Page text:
Smile, goddamnit

According to Cliff Arnall, a former tutor at Cardiff University, the third Monday of January is the most depressing day of the year. His calculations take in a number of factors, with the day dubbed “Blue Monday” being picked on such bases as levels of debt, time since Christmas, failed New Year’s resolutions and low motivation levels.

While the veracity of Mr Arnall’s mathetics has been called into question by some, there is no doubt tha this date seems pretty depressing. For students it is arguably even worse, with the beginning of the Spring term signalling the approach of assessed essays, the frightening revision period looming on the horizon and the need to work out summer occupation.

This is why the Optimists’ Society has countered the entire concept by designating that day – this year, January 18 – International Optimism Day. According to the organisation’s Facebook page, everybody is encouraged to take actions such as writing a list of simple pleasures, speaking to someone new and someone from the past, performing a random act of kindness and saying yes to something you would normally decline.

Regardless of how many people actually did this two weeks ago, the idea is surely laudable; in a country dominated by pessimism and cynicism, having everyone make the effort to think positively on a day when they should theoretically be miserable is beautiful.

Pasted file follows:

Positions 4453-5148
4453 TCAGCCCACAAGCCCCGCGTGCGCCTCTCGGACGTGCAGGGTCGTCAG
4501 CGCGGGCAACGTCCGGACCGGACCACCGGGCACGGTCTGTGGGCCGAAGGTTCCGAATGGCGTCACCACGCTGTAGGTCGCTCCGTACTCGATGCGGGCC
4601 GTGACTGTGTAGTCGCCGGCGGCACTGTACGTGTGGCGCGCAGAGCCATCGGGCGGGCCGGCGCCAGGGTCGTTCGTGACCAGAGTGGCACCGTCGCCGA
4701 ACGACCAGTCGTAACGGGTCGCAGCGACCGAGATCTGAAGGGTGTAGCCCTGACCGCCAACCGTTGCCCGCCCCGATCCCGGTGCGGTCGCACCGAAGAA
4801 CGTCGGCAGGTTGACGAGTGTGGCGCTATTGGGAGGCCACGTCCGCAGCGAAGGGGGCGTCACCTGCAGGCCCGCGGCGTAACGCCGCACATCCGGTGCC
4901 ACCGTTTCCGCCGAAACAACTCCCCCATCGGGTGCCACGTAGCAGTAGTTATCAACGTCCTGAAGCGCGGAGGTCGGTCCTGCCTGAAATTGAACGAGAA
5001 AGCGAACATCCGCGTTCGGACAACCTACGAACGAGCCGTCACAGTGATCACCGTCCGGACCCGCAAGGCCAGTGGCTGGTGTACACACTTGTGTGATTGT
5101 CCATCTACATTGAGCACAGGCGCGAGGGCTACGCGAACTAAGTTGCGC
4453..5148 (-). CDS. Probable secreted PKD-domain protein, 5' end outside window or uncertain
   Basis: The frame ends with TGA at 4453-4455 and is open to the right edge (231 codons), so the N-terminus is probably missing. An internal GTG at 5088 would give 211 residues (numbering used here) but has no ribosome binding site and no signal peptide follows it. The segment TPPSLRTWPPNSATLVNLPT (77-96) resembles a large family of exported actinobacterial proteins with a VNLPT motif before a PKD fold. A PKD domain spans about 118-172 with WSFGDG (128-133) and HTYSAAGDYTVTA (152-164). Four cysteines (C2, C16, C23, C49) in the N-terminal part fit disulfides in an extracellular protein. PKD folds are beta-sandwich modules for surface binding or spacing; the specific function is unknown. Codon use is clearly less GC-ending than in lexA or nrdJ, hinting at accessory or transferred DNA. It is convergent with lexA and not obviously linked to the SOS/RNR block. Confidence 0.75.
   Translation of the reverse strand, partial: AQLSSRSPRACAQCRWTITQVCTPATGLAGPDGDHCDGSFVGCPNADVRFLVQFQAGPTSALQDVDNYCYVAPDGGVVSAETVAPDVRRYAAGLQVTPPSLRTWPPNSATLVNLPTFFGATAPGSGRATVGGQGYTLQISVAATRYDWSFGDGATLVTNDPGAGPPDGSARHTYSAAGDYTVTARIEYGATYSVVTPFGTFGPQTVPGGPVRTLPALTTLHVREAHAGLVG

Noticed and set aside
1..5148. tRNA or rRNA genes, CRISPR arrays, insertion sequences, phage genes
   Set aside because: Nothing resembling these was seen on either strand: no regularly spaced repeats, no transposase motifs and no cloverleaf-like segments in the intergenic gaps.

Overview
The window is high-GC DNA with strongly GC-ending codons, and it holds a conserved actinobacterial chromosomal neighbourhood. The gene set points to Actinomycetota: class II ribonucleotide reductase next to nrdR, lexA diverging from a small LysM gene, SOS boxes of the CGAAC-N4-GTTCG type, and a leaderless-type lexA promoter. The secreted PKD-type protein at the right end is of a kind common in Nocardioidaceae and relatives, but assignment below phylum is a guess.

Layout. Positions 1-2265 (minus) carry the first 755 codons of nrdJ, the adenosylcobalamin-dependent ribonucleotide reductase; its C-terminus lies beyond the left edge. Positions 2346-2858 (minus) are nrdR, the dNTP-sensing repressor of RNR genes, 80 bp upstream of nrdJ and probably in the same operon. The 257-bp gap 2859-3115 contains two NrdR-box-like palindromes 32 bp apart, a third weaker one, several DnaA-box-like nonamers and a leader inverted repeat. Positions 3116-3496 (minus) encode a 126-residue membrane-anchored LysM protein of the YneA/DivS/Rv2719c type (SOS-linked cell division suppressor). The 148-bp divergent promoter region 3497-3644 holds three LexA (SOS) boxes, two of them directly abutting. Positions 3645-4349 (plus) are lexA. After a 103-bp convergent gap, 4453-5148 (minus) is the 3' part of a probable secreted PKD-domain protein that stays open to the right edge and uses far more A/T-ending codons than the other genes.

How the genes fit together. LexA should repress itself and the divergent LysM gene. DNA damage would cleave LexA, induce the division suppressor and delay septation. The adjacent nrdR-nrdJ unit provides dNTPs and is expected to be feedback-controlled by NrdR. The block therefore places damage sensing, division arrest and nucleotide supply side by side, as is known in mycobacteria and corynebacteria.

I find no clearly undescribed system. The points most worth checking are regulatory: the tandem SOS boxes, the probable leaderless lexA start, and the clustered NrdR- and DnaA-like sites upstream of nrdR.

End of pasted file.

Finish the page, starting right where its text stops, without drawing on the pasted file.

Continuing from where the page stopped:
While it may in fact sound pessimistic to say so, however, it is a shame that there has to be a day especially set aside for optimism. It does say something about our collective mindset that our default position is one of pessimism, or at least ambivalence. Why can we not be constantly hopeful for the future and contented with our lot in life?

Still, enough of that negativity, as it is against the spirit of this piece. The Boar hopes you had a delightful International Optimism Day. Whatever this term has in store for you, we hope you can take it with a smile and, if not, just keep your eye on the light at the other end of the tunnel. I hope the extent to which this paragraph is ridden with clichés underlines our sincerity in this sentiment.


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